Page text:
September 17, 2018

Weekly review: 5 ways to (finally) stop procrastinating, according to Harvard Business Review

Daily Briefing

    A shuttered Ohio hospital may have found its unlikely saviors: 2 millennial entrepreneurs (Monday, Sept. 10)
    Matthew Brock and Jeffery Hubrig aren't yet 30, but they're planning to leverage their combined health care industry knowledge to reopen a hospital in Ohio.

    5 ways to (finally) stop procrastinating, according to the Harvard Business Review (Tuesday, Sept. 11)
    If you've recently been avoiding completing a task—perhaps sending an email or picking up the phone for a difficult discussion—chances are it's not the task itself that's presenting the challenge. Rather, "it's getting started on doing the thing," Peter Bregman, CEO of the leadership coaching firm Bregman Partners, writes for the Harvard Business Review.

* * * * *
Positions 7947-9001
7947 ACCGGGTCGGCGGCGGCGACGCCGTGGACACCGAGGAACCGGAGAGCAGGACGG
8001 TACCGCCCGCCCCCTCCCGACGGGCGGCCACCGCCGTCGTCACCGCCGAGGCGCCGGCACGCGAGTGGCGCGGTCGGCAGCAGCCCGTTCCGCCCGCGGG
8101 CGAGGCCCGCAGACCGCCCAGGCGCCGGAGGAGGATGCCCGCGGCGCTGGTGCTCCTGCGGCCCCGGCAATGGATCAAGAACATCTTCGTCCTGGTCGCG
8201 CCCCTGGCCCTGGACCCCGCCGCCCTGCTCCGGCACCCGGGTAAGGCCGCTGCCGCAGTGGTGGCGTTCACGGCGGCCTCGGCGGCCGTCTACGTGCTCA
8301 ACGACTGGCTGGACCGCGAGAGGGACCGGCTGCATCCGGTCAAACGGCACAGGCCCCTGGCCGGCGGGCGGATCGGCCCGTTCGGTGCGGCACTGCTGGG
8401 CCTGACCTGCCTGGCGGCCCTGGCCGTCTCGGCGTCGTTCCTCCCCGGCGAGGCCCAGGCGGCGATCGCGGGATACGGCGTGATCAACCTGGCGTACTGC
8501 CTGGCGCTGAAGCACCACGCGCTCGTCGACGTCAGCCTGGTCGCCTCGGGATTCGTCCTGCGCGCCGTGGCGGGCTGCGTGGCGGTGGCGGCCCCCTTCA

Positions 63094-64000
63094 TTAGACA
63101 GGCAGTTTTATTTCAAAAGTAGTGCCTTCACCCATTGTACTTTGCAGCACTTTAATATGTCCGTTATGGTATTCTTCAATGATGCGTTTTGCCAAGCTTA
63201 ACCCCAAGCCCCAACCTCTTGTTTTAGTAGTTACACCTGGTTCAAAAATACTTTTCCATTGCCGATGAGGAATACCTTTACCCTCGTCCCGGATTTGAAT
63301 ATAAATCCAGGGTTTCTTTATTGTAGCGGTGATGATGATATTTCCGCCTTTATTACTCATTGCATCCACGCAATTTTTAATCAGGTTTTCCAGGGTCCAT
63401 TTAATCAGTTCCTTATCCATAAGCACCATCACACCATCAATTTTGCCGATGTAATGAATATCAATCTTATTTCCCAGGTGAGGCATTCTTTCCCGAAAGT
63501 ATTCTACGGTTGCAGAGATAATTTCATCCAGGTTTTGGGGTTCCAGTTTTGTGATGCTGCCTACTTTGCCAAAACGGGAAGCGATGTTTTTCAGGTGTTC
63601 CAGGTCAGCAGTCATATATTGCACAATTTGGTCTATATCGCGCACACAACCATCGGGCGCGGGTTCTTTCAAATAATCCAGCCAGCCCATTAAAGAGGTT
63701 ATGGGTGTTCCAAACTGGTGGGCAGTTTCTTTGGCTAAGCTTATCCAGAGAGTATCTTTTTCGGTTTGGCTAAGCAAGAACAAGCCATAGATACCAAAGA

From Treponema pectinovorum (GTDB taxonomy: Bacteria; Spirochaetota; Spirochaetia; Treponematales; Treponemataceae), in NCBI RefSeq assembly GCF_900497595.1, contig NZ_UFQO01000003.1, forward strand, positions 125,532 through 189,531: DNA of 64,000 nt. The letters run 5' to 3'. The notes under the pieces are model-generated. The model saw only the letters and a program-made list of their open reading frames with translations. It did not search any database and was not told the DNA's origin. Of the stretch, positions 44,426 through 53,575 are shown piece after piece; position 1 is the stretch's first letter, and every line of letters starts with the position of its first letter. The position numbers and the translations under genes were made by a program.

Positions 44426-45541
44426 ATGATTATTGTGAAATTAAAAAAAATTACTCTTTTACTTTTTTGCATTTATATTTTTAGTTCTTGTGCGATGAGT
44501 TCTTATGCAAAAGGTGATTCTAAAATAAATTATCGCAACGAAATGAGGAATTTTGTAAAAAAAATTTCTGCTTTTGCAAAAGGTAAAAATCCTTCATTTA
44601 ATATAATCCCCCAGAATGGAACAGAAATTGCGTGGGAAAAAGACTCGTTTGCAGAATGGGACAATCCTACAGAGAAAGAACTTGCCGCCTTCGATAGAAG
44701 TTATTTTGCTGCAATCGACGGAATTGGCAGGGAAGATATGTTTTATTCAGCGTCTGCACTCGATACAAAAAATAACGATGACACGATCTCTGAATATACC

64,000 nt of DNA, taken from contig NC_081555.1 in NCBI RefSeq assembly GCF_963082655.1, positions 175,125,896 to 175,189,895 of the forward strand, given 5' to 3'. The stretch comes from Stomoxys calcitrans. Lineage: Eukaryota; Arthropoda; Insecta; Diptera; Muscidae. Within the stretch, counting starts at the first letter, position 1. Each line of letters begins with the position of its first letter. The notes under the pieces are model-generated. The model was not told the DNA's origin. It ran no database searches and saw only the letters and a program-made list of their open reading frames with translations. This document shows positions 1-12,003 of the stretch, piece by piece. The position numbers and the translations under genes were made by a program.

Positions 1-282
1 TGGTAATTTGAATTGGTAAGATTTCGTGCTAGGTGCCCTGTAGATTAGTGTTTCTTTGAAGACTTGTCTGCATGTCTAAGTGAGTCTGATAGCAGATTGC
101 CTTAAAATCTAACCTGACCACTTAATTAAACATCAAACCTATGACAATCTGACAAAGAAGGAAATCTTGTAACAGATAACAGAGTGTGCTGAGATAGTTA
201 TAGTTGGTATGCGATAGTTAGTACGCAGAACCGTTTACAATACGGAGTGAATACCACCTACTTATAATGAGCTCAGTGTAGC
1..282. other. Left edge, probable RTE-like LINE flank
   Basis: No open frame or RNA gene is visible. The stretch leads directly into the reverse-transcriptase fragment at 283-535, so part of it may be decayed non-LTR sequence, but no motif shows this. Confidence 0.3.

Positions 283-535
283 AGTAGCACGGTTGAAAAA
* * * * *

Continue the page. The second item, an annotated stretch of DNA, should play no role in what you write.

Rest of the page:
Are your patients eating their placentas? Why this OB-GYN says it's a bad idea. (Wednesday, Sept. 12)
    The practice of placentophagy, or consuming one's placenta after birth, has gained popularity in recent years, with proponents saying it can boost energy, improve lactation, and aid postpartum depression—but Jen Gunter, an OB-GYN, in the New York Times writes that it's a dangerous practice.

    Move over, millennials: Gen Z is entering the workforce. Here are 9 key things employers need to know. (Thursday, Sept. 13)
    Generation Z is entering the workforce, and they bring different goals and motivations than other generations—even millennials. Here are nine ways Gen Z is unique, and Advisory Board nursing experts' early reflections on what health systems should expect with, and do to prepare for, this new wave of workers.

    The 10,000-step rule, debunked (Friday, Sept. 14)
    In the age of Fitbits and other wearables, consumers have been trained to strive for 10,000 steps per day—a goal that experts say emerged from a 1960s Japanese marketing campaign rather than scientific evidence. But Advisory Board's Peter Kilbridge and Sophie Ranen say that, beyond the 10,000-step goal, wearables have tremendous clinical potential for providers.

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